Sometimes I wonder just when I began to bury and just how deeply I buried my feelings, my thoughts. When I moved to Florida in 2001 I did it to be with Mom and I wanted to be out of New York. My sister, brother and I were all concerned though not overly so about Mom’s health and her living on her own. My moving down there was the most realistic and appropriate for the three of us as Shawn and John’s life was in New York as was his livelihood and David’s life at that time was in New Jersey with his family. And, like I said I wanted out of New York.
For the first few years my living with Mom was more as her companion yet that began to change over time after she had a bad fall in her apartment hitting her head on a corner wall and being concussed severely: just how severely, neither one of us realized until a few weeks a few months a few years later. Mom subsequently had a couple of major TIA’s (“transient ischemic attacks: neurological events with the signs and symptoms of a stroke, but which go away within a short period of time - also called mini-strokes”); and a stroke. We were fortunate in that she didn’t have any lasting physically debilitating effects from them. But, the emotional, mental, and even the intellectual traumas were insidious as they slowly began to eat into her being, her brain – though never her soul.
Eventually the companionship we shared developed more into my taking care of her especially during the last 2 – 2 ½ years of her suffering. I say suffering because her life was being drawn out of her. Slowly at first until the time she became – forgive me for putting it this way – less and less recognizable: not physically but in every other way. It’s not really the word I want, but it does describe so much of what was happening – gradually less gradually and eventually gradual was no more. (Mom did have a CNA come in for about 8 hours during the day to help take care of her.)
Now more than ever I sometimes sit and wonder did I start repressing the anticipation of grieving, the knowing and refusing to acknowledge let alone accept what mom was going through – what I was going through though for me I didn’t think in terms of mortality. Was I being selfish in those thoughts, is that maybe why I repressed them. I honestly don’t know for sure. I am just trying to understand the upheavals, the waves of absolute sadness emptiness and loss that punch me in my heart – anytime of the day or night.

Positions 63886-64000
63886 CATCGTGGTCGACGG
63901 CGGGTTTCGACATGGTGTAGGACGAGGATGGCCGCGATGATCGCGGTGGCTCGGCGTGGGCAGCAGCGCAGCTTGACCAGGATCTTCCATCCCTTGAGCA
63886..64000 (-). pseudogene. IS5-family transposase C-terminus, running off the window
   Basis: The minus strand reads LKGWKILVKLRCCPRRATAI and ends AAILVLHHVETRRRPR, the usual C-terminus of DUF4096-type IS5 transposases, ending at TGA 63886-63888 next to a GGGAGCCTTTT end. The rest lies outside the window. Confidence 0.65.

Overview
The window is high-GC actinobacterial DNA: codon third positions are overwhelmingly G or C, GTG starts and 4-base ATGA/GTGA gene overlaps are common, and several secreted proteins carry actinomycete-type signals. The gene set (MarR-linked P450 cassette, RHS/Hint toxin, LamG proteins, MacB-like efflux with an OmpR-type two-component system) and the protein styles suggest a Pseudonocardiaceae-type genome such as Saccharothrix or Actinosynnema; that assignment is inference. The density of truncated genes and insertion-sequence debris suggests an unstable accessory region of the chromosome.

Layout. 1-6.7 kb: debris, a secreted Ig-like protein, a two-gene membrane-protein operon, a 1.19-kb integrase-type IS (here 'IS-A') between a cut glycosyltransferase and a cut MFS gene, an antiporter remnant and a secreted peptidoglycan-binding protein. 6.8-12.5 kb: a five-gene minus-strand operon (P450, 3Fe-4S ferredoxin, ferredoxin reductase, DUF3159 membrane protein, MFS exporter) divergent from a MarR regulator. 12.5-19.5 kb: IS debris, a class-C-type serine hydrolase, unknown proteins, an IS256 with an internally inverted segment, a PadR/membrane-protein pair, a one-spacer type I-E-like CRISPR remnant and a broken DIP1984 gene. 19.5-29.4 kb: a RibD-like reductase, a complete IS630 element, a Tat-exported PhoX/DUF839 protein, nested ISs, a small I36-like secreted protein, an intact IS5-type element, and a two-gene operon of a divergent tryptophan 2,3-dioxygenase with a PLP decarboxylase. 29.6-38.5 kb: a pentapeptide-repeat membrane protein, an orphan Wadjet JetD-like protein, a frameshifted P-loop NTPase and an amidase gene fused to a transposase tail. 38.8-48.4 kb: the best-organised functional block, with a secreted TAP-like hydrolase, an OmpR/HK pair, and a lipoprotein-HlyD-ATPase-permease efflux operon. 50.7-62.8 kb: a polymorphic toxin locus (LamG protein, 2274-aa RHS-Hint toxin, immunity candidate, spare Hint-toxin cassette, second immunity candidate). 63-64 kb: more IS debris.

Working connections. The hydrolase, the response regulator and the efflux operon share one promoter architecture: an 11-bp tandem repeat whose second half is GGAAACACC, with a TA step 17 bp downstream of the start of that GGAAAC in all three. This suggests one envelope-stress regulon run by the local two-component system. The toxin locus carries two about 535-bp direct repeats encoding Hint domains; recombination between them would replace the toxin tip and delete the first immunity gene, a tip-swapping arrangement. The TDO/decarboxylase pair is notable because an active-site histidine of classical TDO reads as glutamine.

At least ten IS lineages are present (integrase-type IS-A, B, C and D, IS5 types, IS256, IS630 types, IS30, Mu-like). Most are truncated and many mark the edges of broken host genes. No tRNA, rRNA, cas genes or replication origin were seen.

Mom was always so brave, such a “trouper” we used to call her. Her world, her life, her love revolved around Dad, my sister my brother, me and our pets (we always had pets, they were family): the same was so with Dad. So much, actually most, of what mom did she did for us and with us in mind before anyone: we always came first. Don’t misunderstand me: mom was not perfect yet she was an extraordinary woman. While we were growing up, friends used to tell me how lucky we were to have the parents we had: sometimes it was more a question - a rhetorical one - of did we know just how lucky we were. I say rhetorical because our home was where people wanted to be. Our home was the gathering place for family and friends. My aunts and uncles were always wonderfully warm and hospitable as well and we loved to visit them, but there was something more in our home: there just was.
I’m sitting on my bed now and remembering the oh so many times Mom would bring a homeless puppy home, and then try and find them homes. Mom wasn’t allowed to have pets when she was growing up, but that didn’t deter her from trying. And, she made up for it from the time my sister and I were born (obviously before that too) up to the morning she left me. Dad loved animals too and had dogs in Hong Kong long before he met mom so in their “match being made in heaven” they so shared a love of animals: a love we have too.
I suppose today I am sharing a little history with you: a light history but a little to give you a glimpse into the whats and the whys of whatever it is I do share with you as you read this. Trying to understand, to recognize, what comes before we lose a loved one. I think it can maybe help us live with and through our grief, our hurt, our pain. It’s maybe how our intellect can help to allay the utter force, the loss, of what becomes a part of our lives.
I think Hellen Keller’s words say it beautifully, “What we have once enjoyed deeply we can never lose. All that we love deeply becomes a part of us.”
I have more history, if you will, to share with you, but that will be for other times: times interspersed with our grief, with our loss, with our living each day for tomorrow.
One of my dearest cousins has been reading my postings and found this translation of a song she wanted me to share with you. I hope you find it as and soulful as we do.
Yesterday is buried, mourn it on the morrow.
Here is but ephemeral bliss, ruin it not with sorrow.
Grab yourself a bottle, while you still can swallow.
You wont cop a single drop in the world to follow.
Brothers wail & howl, let your beard be wild.
That's the way to dance away sorrow & exile.